Apple CEO Steve Jobs confirms iPhone app ‘kill switch’

“Steve Jobs, Apple’s chief executive, has confirmed there is a ‘kill switch’ built into the iPhone [operating system] that allows Apple to remotely delete malicious or inappropriate applications stored on the device,” Claudine Beaumont reports for The Telegraph.

“iPhone and iPod touch owners are able to install additional software on their devices purchased from the Apple Application Store,” Beaumont reports.

“Mr Jobs insisted that the so-called ‘kill switch’ was there as a precaution, rather than a function that was routinely used,” Beaumont reports. “‘Hopefully we never have to pull that lever, but we would be irresponsible not to have a lever like that to pull,’ said Mr Jobs.”

“Mr Jobs also announced that in the month since the iPhone 3G was released and the Application Store launched, around 60 million applications had been downloaded for the iPhone and iPod touch,” Beaumont reports.

Full article here.

Reportedly, the “kill switch” found last week (please see related article below) would allow Apple to block access to Core Location (GPS) for misbehaving apps. Whether or not Jobs was referencing that ability or another undiscovered “kill switch” is unknown.


  1. Did he hit the wrong button? MobileMe is down again, so maybe the wrong switch got thrown. ” width=”19″ height=”19″ alt=”wink” style=”border:0;” />

  2. Or a wife or girlfriend trying to find which strip joint you’re passed out in after you bought tequila shots all night with the money you got from pawning her engagement ring. You should at least get a twenty minute head start.

  3. I must say I don’t know enough about this to really be totally against this type of ability in the OS, but it still seems a bit “Big Brother-ish” that a company could yank or alter an application on a computing device post-purchase.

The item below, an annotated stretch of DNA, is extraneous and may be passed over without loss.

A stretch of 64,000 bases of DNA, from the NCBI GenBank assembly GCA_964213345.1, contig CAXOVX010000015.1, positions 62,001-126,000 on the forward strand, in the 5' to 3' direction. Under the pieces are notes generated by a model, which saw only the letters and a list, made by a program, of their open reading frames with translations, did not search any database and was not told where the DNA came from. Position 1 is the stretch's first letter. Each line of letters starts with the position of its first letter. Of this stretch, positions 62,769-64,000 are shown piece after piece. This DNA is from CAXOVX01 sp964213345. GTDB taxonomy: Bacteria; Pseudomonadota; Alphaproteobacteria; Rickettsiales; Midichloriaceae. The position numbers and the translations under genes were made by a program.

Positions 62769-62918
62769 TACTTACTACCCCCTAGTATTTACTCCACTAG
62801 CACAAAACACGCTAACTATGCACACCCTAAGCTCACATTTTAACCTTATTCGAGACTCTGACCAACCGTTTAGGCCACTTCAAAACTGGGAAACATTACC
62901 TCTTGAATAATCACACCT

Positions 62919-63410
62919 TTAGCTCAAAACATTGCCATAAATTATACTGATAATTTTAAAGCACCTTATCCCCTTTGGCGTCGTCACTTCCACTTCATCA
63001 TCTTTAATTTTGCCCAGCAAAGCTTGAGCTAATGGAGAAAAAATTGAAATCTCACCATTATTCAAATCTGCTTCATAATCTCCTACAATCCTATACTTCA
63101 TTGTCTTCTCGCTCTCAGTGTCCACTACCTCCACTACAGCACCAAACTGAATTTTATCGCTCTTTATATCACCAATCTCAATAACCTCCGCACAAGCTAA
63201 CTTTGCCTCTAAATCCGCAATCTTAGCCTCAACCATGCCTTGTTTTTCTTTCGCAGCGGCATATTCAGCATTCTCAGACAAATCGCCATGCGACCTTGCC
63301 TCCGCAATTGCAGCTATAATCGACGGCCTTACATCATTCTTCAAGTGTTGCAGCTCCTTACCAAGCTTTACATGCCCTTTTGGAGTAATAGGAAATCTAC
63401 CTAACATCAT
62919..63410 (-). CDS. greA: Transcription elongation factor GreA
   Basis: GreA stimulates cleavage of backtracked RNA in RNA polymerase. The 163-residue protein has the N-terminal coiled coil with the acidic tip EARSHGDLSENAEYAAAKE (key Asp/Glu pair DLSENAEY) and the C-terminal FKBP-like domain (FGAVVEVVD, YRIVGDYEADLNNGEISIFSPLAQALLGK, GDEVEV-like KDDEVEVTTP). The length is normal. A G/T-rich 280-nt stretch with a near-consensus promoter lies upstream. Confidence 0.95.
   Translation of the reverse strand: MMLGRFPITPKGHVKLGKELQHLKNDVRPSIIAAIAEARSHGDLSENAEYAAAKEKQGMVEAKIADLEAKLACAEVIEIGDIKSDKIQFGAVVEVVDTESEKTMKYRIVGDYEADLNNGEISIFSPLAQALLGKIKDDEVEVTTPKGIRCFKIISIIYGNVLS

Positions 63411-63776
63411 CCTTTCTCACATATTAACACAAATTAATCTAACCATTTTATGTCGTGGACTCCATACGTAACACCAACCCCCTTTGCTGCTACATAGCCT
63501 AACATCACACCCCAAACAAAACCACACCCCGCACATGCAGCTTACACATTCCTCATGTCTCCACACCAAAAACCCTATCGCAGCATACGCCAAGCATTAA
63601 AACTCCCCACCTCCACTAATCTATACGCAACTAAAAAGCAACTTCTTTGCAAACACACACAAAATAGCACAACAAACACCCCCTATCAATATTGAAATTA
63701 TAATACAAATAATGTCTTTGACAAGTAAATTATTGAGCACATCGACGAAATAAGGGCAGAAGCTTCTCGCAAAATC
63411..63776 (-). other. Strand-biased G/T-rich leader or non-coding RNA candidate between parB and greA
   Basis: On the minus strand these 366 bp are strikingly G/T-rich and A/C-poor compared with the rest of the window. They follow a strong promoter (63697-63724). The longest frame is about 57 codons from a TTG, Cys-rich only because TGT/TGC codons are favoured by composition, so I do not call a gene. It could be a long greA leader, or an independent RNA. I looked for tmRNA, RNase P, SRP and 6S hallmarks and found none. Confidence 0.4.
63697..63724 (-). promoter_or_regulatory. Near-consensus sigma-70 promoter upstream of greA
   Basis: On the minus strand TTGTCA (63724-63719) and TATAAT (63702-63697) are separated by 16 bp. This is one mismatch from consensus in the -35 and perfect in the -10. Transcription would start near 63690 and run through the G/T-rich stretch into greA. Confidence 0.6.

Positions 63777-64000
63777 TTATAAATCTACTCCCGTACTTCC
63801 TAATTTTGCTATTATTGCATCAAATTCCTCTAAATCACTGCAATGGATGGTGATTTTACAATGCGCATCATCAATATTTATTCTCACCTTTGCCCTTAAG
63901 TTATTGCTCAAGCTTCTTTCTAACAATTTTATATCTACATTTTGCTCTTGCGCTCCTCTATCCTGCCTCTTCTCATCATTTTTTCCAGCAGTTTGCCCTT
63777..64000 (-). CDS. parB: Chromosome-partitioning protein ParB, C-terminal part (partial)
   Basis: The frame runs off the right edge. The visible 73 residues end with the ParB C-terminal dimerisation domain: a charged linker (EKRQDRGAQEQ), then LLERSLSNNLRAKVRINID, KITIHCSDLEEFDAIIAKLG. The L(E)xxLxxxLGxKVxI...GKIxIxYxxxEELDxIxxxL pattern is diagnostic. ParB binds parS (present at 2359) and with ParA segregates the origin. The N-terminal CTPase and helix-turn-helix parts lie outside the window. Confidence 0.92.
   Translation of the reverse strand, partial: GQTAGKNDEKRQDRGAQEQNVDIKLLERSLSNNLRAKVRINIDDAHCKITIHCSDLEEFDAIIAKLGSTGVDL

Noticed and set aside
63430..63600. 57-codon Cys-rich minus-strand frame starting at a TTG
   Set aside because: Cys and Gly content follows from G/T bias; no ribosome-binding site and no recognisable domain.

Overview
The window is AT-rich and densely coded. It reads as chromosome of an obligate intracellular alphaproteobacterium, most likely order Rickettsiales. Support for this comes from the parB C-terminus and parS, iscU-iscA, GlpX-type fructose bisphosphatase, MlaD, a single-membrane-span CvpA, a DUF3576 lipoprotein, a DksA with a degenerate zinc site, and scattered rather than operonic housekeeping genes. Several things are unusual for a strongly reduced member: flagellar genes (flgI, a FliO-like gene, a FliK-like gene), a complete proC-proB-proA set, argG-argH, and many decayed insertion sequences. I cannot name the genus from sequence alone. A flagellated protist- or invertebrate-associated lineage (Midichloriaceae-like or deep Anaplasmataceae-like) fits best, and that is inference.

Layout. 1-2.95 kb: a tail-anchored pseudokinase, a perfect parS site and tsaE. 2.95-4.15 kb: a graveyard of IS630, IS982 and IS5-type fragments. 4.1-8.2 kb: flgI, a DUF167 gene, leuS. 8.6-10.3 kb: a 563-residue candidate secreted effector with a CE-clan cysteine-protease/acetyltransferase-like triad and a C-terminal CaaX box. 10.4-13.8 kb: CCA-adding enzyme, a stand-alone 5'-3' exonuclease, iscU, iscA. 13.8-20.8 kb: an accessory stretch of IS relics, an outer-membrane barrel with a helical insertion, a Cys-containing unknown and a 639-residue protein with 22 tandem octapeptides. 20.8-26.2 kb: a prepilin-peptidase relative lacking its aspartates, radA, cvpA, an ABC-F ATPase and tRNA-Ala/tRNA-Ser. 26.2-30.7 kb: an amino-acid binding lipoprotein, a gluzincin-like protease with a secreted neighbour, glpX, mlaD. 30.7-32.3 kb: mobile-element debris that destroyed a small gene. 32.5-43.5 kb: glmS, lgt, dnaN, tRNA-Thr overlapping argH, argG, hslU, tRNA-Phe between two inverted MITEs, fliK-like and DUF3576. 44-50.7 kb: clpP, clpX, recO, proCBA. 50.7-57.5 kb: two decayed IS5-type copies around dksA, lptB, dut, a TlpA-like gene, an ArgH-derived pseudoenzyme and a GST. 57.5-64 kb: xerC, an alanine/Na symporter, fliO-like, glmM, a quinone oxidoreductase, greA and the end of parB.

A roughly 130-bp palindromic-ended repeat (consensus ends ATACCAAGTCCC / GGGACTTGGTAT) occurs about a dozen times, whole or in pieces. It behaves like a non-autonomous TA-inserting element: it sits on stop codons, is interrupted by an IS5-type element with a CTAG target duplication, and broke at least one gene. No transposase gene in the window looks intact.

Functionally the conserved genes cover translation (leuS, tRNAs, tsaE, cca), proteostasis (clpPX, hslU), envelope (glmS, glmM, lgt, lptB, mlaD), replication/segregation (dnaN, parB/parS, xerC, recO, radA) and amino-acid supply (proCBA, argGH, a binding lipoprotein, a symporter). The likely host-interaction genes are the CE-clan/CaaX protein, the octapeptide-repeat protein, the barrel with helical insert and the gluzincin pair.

Maybe I’m wrong, but there’s nothing like this on a desktop or notebook computer, is there?

    I think it’d bother people if there was. I suppose software updates sort of count, but those seem much more voluntary than this.

  4. I could think of any number of reasons for a kill switch, including programs that gathered and sent out your financial information, programs that used your phone’s processor to send out spam advertising, programs that stole minutes of your service and made them available to someone else, or programs that gathered information on phone calls you made.

  5. I think the kill switch is also needed from a liability standpoint, since Apple is in charge of distribution and handling the purchase of the app I’m sure someone will try to go after Apple for a malicious app doing something to their iPhone, contacts, minutes, etc. Being able to take down apps that violate privacy, etc. will probably prevent a lot of lawsuits:

    “this app you sold me did X”

    response “As soon as we discovered the problem we sent out a kill command to prevent the app from doing this to anyone else, removed it from our store, revoked the license key for the developer, and stopped payment for the purchases of this app”.

    Judge: “Apple followed due diligence and corrected the problem as soon as it was found, class action status denied, etc.”

  6. “A stalker accessing GPS to find their target’s location, for just one example.”

    So somehow they’re going to sign up for the developer program and create and upload the StalkMe trojan tip calculator application to the application store, and get their specific victim to download it from among the hundreds of apps? And then claim innocence when caught despite a trail which leads right to them?

    Sounds like a fairly dumb stalker with way too much time on their hands choosing a very complicated way to solve a simple problem.

    Now Apple killing apps they don’t like? We’ve seen that already. The risk of Apple’s abuse of the kill switch would seem to outweigh any benefit.

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